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A Brief History of Neoliberalism Paperback – January 18, 2007

ISBN-13: 978-0199283279 ISBN-10: 0199283273 Edition: 1st, First Edition

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Product Details

  • Paperback: 254 pages
  • Publisher: Oxford University Press; 1st, First Edition edition (January 18, 2007)
  • Language: English
  • ISBN-10: 0199283273
  • ISBN-13: 978-0199283279
  • Product Dimensions: 7.8 x 5.1 x 0.6 inches
  • Shipping Weight: 6.4 ounces (View shipping rates and policies)
  • Average Customer Review: 4.3 out of 5 stars  See all reviews (45 customer reviews)
  • Amazon Best Sellers Rank: #16,397 in Books (See Top 100 in Books)

Editorial Reviews

Review


"The most accessible and succinct overview of neoliberalism as an ideology and economic practice yet written. It lays out the origins of the idea, the devastating impact it has had on labor in both the advanced and developing world, and how it deepened crisis tendencies within the system...Harvey has done the left a great service in laying out a clear, concise, and provocative history of neoliberalism, one that can help educate a new generation of radicals and revolutionaries."--International Socialist Review


"Harvey's book is deeply insightful, rewarding and stimulating. His history of neoliberalism may indeed be brief, but the richness and profundity of this volume is without question."--Michael J. Thompson, democratiya


"Presents a concise but extremely well-documented economic history of the last three decades, encompassing not only the usual G-7 countries but the entire world, with a particular emphasis on the US and capitalist China."-- Brian Holmes, Interactivist Info Exchange


"David Harvey has done it again. He has provided us with the most lively, readable, comprehensive, and critical guide to what might be called 'the condition of neoliberalism', uncovering its origins, tracing its spread around the globe, and exposing its devastating effects on the vast majority of people everywhere."--Leo Panitch, Canada Research Chair in Comparative Political Economy, York University, Toronto


"With characteristic brilliance, David Harvey offers a razor-sharp analysis of the history and current condition of neoliberalism. In an intellectually extraordinary tour de force, he dissects the contradictions between the freedoms offered by neoliberalism and the liberties desired by the people. This book convincingly demonstrates how neoliberalism restores class power, flirts openly with authoritarianism, and undermines democratic impulses. With democracy under siege, freedom's prospect resides squarely in the struggle for new political governance. A must read if you want to know the state we are in and how to change it."--Erik Swyngedouw, Professor of Geography, University of Oxford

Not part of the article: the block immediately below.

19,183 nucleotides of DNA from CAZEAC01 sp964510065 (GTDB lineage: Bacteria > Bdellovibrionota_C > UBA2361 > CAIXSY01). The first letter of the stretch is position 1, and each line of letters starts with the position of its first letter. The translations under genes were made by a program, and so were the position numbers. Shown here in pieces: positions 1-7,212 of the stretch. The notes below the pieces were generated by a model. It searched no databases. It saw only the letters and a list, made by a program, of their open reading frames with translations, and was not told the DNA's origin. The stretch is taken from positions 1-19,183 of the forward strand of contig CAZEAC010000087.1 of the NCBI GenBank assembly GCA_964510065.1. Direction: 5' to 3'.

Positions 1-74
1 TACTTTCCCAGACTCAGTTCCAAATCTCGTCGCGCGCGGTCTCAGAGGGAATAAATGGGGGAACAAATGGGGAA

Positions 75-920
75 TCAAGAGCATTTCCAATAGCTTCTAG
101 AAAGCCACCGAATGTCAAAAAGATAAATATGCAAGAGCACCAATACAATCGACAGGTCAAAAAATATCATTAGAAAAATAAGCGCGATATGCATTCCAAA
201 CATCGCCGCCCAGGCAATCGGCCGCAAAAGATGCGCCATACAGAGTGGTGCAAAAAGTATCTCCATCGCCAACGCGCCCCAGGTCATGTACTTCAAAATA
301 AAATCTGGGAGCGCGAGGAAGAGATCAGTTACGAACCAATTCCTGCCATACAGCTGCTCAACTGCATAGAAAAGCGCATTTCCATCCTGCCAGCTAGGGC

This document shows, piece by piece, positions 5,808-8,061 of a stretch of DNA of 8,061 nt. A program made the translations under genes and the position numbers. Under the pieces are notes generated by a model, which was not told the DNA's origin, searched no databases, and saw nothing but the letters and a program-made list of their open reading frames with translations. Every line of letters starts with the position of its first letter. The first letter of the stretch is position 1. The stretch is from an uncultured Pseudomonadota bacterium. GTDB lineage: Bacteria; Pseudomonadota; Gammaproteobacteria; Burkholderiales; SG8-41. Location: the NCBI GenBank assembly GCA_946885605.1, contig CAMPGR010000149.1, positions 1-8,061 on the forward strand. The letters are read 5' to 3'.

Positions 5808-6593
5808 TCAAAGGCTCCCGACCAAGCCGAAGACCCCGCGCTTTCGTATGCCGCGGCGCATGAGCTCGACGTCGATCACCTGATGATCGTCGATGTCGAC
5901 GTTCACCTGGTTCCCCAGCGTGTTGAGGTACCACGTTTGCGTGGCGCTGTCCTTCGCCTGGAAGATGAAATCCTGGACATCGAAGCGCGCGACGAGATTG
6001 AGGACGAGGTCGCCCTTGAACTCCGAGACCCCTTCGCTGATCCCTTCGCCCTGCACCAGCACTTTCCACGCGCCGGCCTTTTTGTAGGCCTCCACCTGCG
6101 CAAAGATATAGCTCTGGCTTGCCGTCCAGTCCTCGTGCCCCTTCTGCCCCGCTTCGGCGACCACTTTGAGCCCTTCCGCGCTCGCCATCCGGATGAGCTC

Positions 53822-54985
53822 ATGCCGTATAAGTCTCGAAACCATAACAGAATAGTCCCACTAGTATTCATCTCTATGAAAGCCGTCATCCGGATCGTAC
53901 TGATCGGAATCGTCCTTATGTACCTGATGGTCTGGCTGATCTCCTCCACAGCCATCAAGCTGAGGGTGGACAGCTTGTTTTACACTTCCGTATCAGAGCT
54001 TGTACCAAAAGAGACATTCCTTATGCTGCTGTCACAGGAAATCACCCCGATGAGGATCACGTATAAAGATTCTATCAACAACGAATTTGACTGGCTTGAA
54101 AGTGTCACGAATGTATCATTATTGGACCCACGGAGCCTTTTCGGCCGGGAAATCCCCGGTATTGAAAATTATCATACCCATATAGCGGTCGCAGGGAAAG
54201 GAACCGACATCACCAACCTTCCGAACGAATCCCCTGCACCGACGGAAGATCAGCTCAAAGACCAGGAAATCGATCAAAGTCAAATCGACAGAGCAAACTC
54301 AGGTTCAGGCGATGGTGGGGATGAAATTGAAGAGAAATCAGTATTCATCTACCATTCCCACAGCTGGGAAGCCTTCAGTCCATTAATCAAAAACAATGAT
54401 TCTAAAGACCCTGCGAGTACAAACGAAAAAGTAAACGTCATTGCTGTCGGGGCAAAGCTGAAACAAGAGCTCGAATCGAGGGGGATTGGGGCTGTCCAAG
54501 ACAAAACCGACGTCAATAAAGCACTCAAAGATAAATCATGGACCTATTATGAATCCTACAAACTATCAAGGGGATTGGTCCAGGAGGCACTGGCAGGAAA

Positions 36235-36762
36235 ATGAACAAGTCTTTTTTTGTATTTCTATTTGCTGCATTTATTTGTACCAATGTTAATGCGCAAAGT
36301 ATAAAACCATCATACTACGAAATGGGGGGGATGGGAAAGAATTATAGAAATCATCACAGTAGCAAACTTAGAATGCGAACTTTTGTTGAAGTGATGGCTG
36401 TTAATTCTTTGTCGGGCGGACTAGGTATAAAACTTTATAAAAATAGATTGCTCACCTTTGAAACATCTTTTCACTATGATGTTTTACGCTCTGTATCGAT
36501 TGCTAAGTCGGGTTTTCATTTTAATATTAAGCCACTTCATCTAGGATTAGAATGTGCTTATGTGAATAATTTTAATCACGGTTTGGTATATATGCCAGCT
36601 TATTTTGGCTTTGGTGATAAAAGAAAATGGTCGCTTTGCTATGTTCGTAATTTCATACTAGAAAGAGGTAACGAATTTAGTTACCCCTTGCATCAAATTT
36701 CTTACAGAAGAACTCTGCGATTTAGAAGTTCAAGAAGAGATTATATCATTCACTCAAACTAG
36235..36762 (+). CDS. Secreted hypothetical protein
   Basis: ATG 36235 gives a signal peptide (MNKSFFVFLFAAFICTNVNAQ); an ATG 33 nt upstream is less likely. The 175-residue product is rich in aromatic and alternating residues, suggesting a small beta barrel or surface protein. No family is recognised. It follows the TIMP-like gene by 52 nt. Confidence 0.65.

"This book compellingly challenges arguments praising the supposed advantages of neoliberalism. This is particularly important when the claim that there is no alternative to neoliberal restructing has been largely accepted... Harvey 's assessment of the shortcomings of neoliberalism and the practices used to distract attention from these shortcomings is indispensable to discussions of neoliberal policies."--Aaron Peron Ogletree, J.D. The Journal of Buddhist Ethics and The Electronic Journal of Sociology


"Leave it to David Harvey to brilliantly summarize in little more than 200 pages what has taken more than thirty years to emerge as a political-economic form of governance."--The Professional Geographer


"The many strengths of A Brief History of Neoliberalism cannot be adequately conveyed in this short space, but include powerful analyses of the devastating impact of neo-liberalism on the environment and labouring conditions (especially for women), a nuanced perspective on the external and internal forces compelling states to turn towards neo-liberalism, and the ways in which Marx's concept of "primitive accumulation" is highly pertinent to the neo-liberal era of capitalism."--Labour/Le Travail


"If you want to sharpen your thinking and understanding of these questions then I strongly recommend David Harvey's new book. Even if you disagree with parts of this readable Brief History, your assumptions and analysis will be well tested, and your arguments improved."--Open Democracy


About the Author

David Harvey is Distinguished Professor of Anthropology at the Graduate Center of the City University of New York. He formerly held professorial posts at Oxford University and The Johns Hopkins University, and has written extensively on the political economy of globalization, urbanization, and cultural change. Oxford University Press published his book 'The New Imperialism' in September 2003 (reissued in paperback February 2005).

More About the Author

David Harvey teaches at the Graduate Center of the City University of New York and is the author of many books including Social Justice and the City, The Condition of Postmodernity, The Limits to Capital, A Brief History of Neoliberalism and Spaces of Global Capitalism: Towards a Theory of Uneven Geographical Development.

Customer Reviews

Harvey in this book wants to present the history of neoliberal thinking.
Robert Moore
He does a great job of writing for nonexperts, avoiding jargon, focusing on important details, and constructing a memorable historical narrative.
Andrew Reynolds
Despite being a book on economics I found it extremely readable and recommend it wholeheartedly.
E. David Swan